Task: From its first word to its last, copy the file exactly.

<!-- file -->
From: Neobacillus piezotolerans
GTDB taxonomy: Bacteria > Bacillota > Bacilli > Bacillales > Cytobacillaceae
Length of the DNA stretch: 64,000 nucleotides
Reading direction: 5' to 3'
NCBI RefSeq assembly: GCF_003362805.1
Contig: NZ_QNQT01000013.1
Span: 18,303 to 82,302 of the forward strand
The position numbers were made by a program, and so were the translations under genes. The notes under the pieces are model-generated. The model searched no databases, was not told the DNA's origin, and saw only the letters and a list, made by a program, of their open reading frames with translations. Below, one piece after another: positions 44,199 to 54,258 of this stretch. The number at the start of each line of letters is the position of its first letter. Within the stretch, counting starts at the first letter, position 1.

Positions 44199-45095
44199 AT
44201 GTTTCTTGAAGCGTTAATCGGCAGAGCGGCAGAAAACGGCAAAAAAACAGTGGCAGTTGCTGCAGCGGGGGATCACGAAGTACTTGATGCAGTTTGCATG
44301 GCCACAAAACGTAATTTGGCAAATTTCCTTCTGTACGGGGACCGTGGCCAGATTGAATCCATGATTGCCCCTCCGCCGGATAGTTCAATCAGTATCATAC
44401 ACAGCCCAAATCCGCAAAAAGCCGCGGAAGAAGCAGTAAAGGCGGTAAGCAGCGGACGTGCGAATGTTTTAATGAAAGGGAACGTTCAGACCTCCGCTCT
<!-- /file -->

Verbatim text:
From: Neobacillus piezotolerans
GTDB taxonomy: Bacteria > Bacillota > Bacilli > Bacillales > Cytobacillaceae
Length of the DNA stretch: 64,000 nucleotides
Reading direction: 5' to 3'
NCBI RefSeq assembly: GCF_003362805.1
Contig: NZ_QNQT01000013.1
Span: 18,303 to 82,302 of the forward strand
The position numbers were made by a program, and so were the translations under genes. The notes under the pieces are model-generated. The model searched no databases, was not told the DNA's origin, and saw only the letters and a list, made by a program, of their open reading frames with translations. Below, one piece after another: positions 44,199 to 54,258 of this stretch. The number at the start of each line of letters is the position of its first letter. Within the stretch, counting starts at the first letter, position 1.

Positions 44199-45095
44199 AT
44201 GTTTCTTGAAGCGTTAATCGGCAGAGCGGCAGAAAACGGCAAAAAAACAGTGGCAGTTGCTGCAGCGGGGGATCACGAAGTACTTGATGCAGTTTGCATG
44301 GCCACAAAACGTAATTTGGCAAATTTCCTTCTGTACGGGGACCGTGGCCAGATTGAATCCATGATTGCCCCTCCGCCGGATAGTTCAATCAGTATCATAC
44401 ACAGCCCAAATCCGCAAAAAGCCGCGGAAGAAGCAGTAAAGGCGGTAAGCAGCGGACGTGCGAATGTTTTAATGAAAGGGAACGTTCAGACCTCCGCTCT